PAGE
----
Raymond "Larry" Yoss<p><br /> Larry Yoss<br /> Manti, Utah<br /> On July 20, 1950, Raymond Loren “Larry” Yoss, as a boy of 17 along with his platoon were on patrol north of Taejon, South Korea when they were confronted by two Russian T-34 tanks and North Korean soldiers. Larry and a fellow soldier ran from the North Koreans, but were eventually captured after witnessing several of their men killed. This grotesque scene began Larry’s long 37 months, 6 days and 4 hours as a POW. <br /> Beginning on Halloween 1950, the sadistic North Korean leader, “The Tiger”, marched 845 POWs including Larry over 100 miles to the northeast. As they were captured in the summer most of the POWs had on summer clothing and bare feet. Winter temperatures dropped below zero freezing conditions. Larry said, “The biggest problem of the death march was we didn’t have any blankets or anything to put over us at night when we slept in the corn fields that were below zero. We just had to sleep out there. That was all. They wound up burying the dead every morning. I remember on one morning about six feet from me, my best friend had frozen dead through the night. Why I didn’t freeze to death through the night, I don’t know. I was there the same as he was.”<br /> The “Tiger” frequently restricted food, water, and latrine use for days at a time. The men were also subjected to daily head beatings and constant brainwashing about communism. Through all of the trials, Larry remained very patriotic, with a huge disdain to communism. While in the POW camp and hearing of Stalin’s death Larry danced in front of the “Tiger” and yelled he was glad the SOB was dead! <br /> Larry endured starvation, torture, malaria, dysentery, vitamin deficiency, pellagra, skin disease, many broken bones, frostbite, nerve damage, a wound nine inches long that took a year to heal, and many other injuries due to the torture he endured. Larry entered the military weighing 145 pounds and after he was released weighed 60 pounds. <br /> Though Larry survived unimaginable hardships his love for God, country, man, and animals continued with him. He was a gentle soul with a testimony of Jesus Christ that he would share often with those he loved. His many, many stories of true miracles inspired the listener to a remembrance of Christ. Larry traveled to many lands and countries sharing his love for his God and country. <br /> The love of his life, Ila Rue Meyers, accompanied him on his several adventures later in his life. Ila proceeded him in death as did their son, Thomas Yoss; his parents, William R. Yoss and Edna R. Graf of Picher, OK. Surviving is his son, Terry Michael Yoss, who was his caretaker till his death and sister, Edna June “Cookie” Yoss Lofthus, Medford, OR. <br /> Larry was honored by receiving a Purple Heart, Combat Infantry Badge, Army Occupation Medal (Japan), Korean Service Medal w/l Bronze Campaign Star, United Nations Service Metal, National Defense Medal, and the Prisoner of War Medal.<br /> Larry died on the beautiful mountains of Sanpete County on October 25, 2020, at the age of 88 where he felt the most free and connected with God. He will be honored at a funeral service on Saturday, November 7, 2020 at 1:00 pm at the Assembly Hall, 28 East Union, Manti, UT. All are welcome. He will then be interred with military honors at the Manti Cemetery. Funeral Directors: Magleby Mortuary, Richfield, Salina and Manti. Online guestbook at www.maglebymortuary.com</p>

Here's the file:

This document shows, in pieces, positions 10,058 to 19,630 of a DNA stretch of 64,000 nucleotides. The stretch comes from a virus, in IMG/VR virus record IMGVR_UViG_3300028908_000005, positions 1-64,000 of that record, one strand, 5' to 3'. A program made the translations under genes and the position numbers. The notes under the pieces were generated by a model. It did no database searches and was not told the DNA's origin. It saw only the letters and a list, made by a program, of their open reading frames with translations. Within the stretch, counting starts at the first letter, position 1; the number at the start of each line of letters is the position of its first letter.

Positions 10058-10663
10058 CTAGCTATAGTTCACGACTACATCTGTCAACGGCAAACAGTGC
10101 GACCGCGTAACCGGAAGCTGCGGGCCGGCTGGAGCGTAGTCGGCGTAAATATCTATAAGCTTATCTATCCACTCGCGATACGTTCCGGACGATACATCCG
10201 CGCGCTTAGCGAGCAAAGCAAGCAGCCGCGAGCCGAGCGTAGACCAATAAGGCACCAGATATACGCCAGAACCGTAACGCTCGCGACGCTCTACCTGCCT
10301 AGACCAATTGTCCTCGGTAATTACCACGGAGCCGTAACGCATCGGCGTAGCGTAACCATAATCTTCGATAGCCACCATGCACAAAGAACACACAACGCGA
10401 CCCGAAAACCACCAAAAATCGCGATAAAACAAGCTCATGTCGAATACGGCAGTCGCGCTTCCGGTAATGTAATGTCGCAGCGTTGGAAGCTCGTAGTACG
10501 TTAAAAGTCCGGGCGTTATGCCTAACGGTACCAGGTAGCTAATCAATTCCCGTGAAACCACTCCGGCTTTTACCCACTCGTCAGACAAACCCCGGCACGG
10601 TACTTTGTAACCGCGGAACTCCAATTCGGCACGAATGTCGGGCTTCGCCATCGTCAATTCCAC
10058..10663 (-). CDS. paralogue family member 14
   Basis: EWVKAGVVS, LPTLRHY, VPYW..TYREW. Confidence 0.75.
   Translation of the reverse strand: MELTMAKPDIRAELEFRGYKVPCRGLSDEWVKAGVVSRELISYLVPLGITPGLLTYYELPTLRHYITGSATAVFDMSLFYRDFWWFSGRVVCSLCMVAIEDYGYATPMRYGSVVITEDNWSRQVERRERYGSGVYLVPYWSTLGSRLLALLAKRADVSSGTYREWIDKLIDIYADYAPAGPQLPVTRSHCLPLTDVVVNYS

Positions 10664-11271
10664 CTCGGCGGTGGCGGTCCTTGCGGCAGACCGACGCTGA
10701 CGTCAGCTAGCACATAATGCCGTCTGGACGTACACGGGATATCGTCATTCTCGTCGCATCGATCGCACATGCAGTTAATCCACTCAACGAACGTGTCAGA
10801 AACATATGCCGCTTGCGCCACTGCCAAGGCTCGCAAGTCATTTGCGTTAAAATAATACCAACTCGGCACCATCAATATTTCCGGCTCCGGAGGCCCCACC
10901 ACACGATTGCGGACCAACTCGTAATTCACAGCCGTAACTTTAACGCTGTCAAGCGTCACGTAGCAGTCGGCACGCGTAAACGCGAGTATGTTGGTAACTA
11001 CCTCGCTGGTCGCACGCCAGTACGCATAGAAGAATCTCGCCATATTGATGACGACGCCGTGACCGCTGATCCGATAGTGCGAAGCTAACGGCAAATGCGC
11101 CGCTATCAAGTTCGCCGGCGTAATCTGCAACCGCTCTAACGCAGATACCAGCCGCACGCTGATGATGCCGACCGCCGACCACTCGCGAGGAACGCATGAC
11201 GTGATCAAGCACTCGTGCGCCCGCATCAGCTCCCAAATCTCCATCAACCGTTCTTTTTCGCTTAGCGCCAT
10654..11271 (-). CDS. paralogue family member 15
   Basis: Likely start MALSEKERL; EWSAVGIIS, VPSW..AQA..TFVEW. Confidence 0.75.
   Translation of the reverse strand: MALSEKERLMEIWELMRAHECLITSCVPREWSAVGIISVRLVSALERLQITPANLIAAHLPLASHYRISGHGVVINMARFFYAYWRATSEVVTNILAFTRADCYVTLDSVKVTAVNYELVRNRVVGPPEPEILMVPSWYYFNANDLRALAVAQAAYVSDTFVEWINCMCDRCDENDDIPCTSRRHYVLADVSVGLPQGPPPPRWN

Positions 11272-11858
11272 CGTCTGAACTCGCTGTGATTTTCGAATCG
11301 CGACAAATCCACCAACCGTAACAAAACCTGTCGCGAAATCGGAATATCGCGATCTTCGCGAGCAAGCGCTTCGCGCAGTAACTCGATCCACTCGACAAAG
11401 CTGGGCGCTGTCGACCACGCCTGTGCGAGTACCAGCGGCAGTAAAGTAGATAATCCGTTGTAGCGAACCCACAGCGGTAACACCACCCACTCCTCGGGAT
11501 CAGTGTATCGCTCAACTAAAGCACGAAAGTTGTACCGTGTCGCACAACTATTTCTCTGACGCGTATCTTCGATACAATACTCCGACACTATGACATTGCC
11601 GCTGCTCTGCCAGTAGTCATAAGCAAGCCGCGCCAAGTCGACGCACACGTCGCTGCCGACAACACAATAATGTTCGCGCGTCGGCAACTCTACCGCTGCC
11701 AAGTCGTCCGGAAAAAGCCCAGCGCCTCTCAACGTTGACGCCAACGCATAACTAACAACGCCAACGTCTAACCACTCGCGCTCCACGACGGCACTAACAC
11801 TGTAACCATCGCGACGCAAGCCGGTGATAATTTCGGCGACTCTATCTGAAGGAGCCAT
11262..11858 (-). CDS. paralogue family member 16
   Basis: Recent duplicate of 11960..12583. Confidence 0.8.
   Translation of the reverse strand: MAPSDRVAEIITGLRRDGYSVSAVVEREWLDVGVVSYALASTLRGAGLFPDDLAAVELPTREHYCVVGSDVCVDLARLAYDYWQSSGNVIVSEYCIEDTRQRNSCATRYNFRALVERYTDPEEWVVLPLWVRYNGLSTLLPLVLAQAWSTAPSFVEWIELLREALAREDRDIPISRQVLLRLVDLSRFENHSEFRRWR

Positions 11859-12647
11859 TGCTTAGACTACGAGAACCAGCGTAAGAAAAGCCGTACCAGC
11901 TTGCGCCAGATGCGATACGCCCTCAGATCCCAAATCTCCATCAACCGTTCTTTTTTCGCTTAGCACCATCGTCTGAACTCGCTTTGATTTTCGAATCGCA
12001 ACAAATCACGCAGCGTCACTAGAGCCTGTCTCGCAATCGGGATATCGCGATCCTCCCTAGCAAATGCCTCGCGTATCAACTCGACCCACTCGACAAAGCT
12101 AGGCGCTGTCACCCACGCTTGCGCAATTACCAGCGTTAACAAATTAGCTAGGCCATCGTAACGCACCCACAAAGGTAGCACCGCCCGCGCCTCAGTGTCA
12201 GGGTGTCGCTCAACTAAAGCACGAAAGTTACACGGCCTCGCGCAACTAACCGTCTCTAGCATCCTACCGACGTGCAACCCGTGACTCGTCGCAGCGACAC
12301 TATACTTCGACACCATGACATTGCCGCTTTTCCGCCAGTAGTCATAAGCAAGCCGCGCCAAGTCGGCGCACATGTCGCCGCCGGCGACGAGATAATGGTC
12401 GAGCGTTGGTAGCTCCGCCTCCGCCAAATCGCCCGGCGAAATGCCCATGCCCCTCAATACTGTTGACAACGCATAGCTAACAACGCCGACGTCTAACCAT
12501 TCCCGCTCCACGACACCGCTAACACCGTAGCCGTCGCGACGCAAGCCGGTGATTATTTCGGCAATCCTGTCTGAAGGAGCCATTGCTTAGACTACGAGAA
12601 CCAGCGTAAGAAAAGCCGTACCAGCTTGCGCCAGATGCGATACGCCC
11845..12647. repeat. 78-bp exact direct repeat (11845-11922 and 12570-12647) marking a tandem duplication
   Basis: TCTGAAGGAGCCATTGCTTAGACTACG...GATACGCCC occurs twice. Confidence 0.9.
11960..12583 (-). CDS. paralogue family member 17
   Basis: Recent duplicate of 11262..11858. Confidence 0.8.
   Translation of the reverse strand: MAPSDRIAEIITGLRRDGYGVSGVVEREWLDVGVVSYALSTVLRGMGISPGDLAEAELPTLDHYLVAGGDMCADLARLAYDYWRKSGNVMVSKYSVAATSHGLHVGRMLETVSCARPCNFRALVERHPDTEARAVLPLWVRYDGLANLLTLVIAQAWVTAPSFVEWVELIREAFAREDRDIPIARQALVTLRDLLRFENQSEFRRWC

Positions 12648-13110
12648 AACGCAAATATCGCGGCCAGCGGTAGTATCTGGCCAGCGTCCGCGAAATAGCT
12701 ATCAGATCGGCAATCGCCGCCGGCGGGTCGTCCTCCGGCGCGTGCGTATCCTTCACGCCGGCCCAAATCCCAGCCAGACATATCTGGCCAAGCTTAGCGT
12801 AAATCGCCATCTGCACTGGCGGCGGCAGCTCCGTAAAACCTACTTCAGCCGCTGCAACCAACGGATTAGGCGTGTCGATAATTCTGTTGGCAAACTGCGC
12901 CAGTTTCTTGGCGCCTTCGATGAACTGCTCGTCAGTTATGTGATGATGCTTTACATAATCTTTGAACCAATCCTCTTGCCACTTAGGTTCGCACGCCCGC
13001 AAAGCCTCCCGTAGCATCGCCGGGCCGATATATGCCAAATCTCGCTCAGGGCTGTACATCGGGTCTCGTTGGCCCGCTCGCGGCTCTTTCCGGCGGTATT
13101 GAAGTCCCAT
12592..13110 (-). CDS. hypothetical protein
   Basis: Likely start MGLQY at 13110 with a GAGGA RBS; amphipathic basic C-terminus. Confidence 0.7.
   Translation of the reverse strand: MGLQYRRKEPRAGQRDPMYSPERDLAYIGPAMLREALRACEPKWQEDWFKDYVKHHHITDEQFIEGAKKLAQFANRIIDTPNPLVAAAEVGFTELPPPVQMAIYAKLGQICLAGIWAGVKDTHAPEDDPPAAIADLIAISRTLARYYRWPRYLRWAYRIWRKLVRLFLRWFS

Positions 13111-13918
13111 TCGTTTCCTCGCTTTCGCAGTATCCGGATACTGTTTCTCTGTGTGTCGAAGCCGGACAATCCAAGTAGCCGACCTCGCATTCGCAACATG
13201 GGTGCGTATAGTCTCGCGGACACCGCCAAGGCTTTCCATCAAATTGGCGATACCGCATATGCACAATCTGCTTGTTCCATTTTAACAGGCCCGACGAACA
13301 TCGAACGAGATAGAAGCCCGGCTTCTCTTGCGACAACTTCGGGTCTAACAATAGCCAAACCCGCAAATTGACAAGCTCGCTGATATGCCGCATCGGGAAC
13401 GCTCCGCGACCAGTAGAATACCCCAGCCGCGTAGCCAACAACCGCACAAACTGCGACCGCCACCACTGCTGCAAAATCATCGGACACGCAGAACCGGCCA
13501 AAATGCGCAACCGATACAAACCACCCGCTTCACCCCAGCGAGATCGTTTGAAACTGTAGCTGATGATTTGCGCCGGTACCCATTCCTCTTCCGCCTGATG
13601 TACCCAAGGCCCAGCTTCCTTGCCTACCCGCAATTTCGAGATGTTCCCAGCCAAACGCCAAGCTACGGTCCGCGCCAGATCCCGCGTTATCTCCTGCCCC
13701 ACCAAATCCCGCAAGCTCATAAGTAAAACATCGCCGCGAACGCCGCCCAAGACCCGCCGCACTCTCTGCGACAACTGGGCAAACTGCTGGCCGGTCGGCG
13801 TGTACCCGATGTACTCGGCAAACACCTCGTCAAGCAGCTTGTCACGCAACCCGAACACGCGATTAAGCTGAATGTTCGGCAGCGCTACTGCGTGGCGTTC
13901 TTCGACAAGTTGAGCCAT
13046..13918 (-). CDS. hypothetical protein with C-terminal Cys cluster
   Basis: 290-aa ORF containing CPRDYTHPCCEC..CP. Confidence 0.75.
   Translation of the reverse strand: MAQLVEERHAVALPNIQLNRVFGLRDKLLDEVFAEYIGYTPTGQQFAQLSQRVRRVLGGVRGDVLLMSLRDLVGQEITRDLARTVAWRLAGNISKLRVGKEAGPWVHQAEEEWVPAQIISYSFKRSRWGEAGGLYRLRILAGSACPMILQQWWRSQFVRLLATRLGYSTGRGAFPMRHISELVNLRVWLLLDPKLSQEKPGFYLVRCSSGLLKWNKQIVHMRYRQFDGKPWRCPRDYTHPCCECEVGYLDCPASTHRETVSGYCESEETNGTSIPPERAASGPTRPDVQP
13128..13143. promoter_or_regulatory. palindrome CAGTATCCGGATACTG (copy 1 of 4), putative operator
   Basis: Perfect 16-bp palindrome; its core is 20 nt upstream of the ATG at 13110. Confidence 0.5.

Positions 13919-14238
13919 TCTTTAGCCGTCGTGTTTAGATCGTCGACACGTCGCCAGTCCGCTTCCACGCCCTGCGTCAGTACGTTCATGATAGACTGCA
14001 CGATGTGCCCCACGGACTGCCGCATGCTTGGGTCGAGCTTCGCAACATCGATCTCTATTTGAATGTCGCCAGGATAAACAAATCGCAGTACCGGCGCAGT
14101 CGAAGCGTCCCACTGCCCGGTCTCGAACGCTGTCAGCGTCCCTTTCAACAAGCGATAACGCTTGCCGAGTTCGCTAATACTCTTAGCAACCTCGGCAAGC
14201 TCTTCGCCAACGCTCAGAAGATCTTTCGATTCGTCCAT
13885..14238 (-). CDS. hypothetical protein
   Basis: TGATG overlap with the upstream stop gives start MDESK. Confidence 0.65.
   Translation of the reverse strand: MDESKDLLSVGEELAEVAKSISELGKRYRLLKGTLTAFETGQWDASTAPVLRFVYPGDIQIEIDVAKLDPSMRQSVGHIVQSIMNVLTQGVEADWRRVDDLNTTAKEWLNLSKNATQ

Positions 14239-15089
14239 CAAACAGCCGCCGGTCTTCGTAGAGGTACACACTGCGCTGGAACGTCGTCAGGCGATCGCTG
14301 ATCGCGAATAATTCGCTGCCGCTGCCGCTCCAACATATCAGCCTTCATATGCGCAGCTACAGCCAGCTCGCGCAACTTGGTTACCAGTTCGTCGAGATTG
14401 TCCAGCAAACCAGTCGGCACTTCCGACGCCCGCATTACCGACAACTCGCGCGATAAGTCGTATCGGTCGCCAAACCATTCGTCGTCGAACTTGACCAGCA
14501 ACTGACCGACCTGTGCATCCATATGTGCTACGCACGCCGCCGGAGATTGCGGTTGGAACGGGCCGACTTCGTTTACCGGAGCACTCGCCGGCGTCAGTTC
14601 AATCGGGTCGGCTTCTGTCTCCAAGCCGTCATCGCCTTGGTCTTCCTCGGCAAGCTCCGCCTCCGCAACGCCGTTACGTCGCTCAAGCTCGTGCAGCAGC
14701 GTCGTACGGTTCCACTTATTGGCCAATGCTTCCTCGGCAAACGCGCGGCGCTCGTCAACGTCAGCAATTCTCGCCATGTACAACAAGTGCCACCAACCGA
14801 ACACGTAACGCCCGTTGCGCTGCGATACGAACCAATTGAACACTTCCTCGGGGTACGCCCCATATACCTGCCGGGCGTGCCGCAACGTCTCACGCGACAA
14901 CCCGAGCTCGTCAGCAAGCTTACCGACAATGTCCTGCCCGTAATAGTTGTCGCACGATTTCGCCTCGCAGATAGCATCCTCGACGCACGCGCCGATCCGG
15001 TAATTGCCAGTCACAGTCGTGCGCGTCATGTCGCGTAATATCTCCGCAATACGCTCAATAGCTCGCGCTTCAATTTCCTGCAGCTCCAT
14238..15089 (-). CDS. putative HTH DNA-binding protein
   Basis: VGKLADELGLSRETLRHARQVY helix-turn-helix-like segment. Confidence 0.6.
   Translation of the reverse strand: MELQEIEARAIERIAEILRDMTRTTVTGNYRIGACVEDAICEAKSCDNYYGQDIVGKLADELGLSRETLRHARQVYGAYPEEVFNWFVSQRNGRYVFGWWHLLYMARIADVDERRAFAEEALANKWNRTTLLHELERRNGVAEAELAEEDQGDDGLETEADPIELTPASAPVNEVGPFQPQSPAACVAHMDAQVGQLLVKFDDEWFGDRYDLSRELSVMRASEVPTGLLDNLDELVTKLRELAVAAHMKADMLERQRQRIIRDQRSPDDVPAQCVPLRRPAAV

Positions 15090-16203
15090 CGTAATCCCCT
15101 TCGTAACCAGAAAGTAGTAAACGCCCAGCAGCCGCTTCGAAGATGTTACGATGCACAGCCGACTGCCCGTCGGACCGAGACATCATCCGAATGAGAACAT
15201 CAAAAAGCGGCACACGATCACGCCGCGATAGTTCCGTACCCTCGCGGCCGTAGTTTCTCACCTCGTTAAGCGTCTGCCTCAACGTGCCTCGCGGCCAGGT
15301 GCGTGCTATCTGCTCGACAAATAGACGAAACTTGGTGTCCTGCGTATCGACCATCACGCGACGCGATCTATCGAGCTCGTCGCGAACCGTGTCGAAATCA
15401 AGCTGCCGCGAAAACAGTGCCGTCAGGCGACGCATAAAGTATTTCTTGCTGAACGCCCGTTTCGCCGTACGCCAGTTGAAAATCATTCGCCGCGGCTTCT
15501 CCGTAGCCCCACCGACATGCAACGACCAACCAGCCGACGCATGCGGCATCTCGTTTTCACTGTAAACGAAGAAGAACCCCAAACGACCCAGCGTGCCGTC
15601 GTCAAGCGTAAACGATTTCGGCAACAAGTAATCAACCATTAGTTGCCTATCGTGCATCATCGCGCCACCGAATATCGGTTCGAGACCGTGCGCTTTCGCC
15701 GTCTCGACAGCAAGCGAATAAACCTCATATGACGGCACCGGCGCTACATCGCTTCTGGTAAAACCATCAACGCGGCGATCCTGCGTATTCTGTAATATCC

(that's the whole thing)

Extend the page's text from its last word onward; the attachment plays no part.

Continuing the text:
On July 20, 1950, Raymond Loren “Larry” Yoss, as a boy of 17 along with his platoon were on patrol north of Taejon, South Korea when they were confronted by two Russian T-34 tanks and North Korean soldiers. Larry and a fellow soldier ran from the North Koreans, but were eventually captured after witnessing several of their men killed. This grotesque scene began Larry’s long 37 months, 6 days and 4 hours as a POW. &nbs...
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